United Kingdom: Tesco decides to repay business rates relief
The UK government has provided many businesses with extensive financial support during the COVID-19 pandemic. One of the measures was a business rates (property tax) “holiday” for 12 months. However, there has been criticism in the media about some of the larger retailers, e.g. supermarkets, taking this support but, at the same time, making substantial profits and paying dividends to their shareholders. Here is an announcement from one of them, Tesco, stating that it will pay the business rates that would have been paid were it not for the relief.
The Board of Tesco PLC announces today [2 December 2020] its decision to repay to the UK Government and the Devolved Administrations the £585m of business rates relief received in respect of the COVID-19 pandemic.
In March, the UK faced an unprecedented situation as the pandemic took hold.
For food retailers, the impact was immediate and potentially disastrous: panic buying, severe pressure on supply lines, major safety concerns and the risk of mass absences from work, culminated in a real and immediate risk to the ability of supermarkets to feed the nation.
We are immensely grateful for the financial and policy support provided to us by the governments of the UK. This was a game-changer and allowed us to ensure customers got access to the essentials they needed.
The decision at the time to provide rates relief to all retailers was hugely important. These funds meant that we had the immediate confidence, in the face of significant uncertainty, to invest in colleagues, and support our customers and suppliers. We are immensely proud of our colleagues for their remarkable efforts during Covid.
Every penny of the rates relief we have received has been spent on our response to the pandemic. Our latest estimate at our Interim Results in October was that Covid would cost Tesco c.£725m this year – well in excess of the £585m rates relief received.
Ten months into the pandemic, our business has proven resilient in the most challenging of circumstances. While all businesses have been impacted – many severely so – we have been able to continue trading throughout, serving many millions of customers every day and although uncertainties still exist, some of the potential risks faced earlier in the year are now behind us. We remain absolutely committed to doing the right thing by our customers, colleagues and all our stakeholders.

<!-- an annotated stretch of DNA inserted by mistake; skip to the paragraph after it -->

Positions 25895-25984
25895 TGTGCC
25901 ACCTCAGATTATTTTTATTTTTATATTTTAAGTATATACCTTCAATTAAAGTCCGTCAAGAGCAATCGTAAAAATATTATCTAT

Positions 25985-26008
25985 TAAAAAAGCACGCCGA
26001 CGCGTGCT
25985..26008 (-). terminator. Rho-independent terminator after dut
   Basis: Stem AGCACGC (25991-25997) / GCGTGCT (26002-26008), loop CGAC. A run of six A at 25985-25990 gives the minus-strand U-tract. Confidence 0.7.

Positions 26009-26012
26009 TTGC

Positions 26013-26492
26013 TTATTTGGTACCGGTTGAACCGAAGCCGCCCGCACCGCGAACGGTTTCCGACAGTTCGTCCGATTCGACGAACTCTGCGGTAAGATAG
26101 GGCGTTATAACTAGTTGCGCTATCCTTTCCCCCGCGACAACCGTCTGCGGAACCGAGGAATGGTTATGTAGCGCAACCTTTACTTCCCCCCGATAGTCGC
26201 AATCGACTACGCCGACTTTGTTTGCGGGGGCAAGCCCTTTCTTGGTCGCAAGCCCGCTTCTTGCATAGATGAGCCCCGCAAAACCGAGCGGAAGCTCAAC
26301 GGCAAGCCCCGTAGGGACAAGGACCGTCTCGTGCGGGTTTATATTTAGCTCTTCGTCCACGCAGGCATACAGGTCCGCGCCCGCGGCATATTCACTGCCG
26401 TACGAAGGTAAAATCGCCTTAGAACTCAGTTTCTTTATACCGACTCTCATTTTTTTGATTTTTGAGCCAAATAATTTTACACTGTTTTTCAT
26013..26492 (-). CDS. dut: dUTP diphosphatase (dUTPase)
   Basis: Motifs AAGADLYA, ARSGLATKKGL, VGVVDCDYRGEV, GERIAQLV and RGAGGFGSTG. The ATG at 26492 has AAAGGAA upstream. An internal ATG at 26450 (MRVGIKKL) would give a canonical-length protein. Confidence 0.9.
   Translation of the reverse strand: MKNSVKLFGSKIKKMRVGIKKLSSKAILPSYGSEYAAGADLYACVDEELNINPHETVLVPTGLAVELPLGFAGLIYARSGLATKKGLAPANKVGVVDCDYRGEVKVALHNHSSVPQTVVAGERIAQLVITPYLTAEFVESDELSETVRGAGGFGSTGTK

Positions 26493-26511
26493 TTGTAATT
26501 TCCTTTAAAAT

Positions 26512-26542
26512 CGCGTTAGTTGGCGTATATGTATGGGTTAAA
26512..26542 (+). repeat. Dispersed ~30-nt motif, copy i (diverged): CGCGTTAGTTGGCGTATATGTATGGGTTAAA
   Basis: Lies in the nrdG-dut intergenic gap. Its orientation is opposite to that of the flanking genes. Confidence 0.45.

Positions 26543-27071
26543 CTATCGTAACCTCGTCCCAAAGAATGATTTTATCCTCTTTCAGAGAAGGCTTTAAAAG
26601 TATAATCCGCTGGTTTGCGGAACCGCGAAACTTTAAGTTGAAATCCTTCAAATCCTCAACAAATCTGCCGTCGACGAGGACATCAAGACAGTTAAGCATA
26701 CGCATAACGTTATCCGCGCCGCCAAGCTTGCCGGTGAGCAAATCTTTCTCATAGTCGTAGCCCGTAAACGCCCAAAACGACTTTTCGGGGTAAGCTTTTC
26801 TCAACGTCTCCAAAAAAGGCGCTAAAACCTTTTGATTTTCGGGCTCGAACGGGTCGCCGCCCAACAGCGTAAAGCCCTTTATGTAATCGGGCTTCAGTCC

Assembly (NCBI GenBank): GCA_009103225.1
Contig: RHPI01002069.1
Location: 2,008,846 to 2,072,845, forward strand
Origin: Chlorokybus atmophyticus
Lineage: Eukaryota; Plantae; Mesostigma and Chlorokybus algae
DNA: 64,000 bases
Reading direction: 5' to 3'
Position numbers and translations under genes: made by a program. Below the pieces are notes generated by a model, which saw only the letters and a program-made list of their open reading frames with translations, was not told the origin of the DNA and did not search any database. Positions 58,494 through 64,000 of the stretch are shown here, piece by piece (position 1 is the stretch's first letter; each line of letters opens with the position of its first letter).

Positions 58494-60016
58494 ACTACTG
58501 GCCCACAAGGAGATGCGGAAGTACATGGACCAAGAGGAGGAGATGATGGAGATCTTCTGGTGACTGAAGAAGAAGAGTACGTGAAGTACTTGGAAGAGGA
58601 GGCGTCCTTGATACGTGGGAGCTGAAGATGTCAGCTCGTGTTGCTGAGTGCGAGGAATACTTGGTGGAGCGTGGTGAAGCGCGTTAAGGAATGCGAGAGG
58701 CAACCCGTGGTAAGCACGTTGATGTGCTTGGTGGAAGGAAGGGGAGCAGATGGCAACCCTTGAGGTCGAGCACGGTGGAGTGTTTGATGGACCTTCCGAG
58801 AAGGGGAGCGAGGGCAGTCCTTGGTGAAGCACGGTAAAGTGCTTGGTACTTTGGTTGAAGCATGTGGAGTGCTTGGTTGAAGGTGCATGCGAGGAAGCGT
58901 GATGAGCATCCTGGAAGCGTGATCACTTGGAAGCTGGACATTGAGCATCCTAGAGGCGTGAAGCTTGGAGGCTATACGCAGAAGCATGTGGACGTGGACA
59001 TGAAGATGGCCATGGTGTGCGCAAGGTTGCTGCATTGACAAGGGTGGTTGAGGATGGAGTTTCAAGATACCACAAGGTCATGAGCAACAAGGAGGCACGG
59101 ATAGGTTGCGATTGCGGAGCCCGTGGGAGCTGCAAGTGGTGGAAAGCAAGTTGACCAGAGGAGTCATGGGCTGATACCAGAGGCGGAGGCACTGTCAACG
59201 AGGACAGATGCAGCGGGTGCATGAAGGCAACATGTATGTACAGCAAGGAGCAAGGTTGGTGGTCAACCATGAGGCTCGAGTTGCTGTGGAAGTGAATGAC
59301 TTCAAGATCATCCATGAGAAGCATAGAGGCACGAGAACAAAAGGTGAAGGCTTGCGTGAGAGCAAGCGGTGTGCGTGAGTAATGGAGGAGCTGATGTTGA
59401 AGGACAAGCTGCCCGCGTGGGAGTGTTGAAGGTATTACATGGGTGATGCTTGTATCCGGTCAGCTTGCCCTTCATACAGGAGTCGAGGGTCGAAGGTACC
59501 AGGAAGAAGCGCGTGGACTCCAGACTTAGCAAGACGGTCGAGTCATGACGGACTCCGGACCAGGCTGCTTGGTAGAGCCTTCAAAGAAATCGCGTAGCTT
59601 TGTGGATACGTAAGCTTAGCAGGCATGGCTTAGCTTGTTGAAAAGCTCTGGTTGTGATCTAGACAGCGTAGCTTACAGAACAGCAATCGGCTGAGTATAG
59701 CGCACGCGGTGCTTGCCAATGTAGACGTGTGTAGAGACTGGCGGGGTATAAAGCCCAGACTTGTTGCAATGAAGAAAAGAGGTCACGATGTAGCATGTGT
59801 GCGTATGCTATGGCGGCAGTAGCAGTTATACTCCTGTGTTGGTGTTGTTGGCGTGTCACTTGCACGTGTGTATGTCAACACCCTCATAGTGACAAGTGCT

We are therefore announcing that we will return to the public the business rates relief received in full. We will work with the UK Government and Devolved Administrations on the best means of doing that.
Ken Murphy, Group Chief Executive:
“Our colleagues have done an exceptional job in responding to the challenges of the pandemic. We have invested more than £725m in supporting our colleagues, putting safety first, more than doubling our online capacity to support the most vulnerable customers in our communities, and hiring thousands of additional colleagues at a time of need. While business rates relief was a critical support at a time of significant uncertainty, some of the potential risks we faced are now behind us.
Every decision we’ve taken through the crisis has been guided by our values and a commitment to playing our part. In that same spirit, giving this money back to the public is absolutely the right thing to do by our customers, colleagues and all of our stakeholders.”
John Allan, Chairman:
“The Board has agreed unanimously that we should repay the rates relief we have received. We are financially strong enough to be able to return this to the public, and we are conscious of our responsibilities to society. We firmly believe now that this is the right thing to do, and we hope this will enable additional support to those businesses and communities who need it.”
Note on guidance:
The accounting treatment of the repayment of business rates relief in our Full Year Results has not yet been determined.
Excluding the repayment, our guidance for retail operating profit before exceptional items for 2020/21 is unchanged: we expect it to be at least the same level as 2019/20 on a continuing operations basis.
The cash impact of the repayment of £(585)m is split c.£(535)m in this financial year and c.£(50)m in the 2021/22 financial year.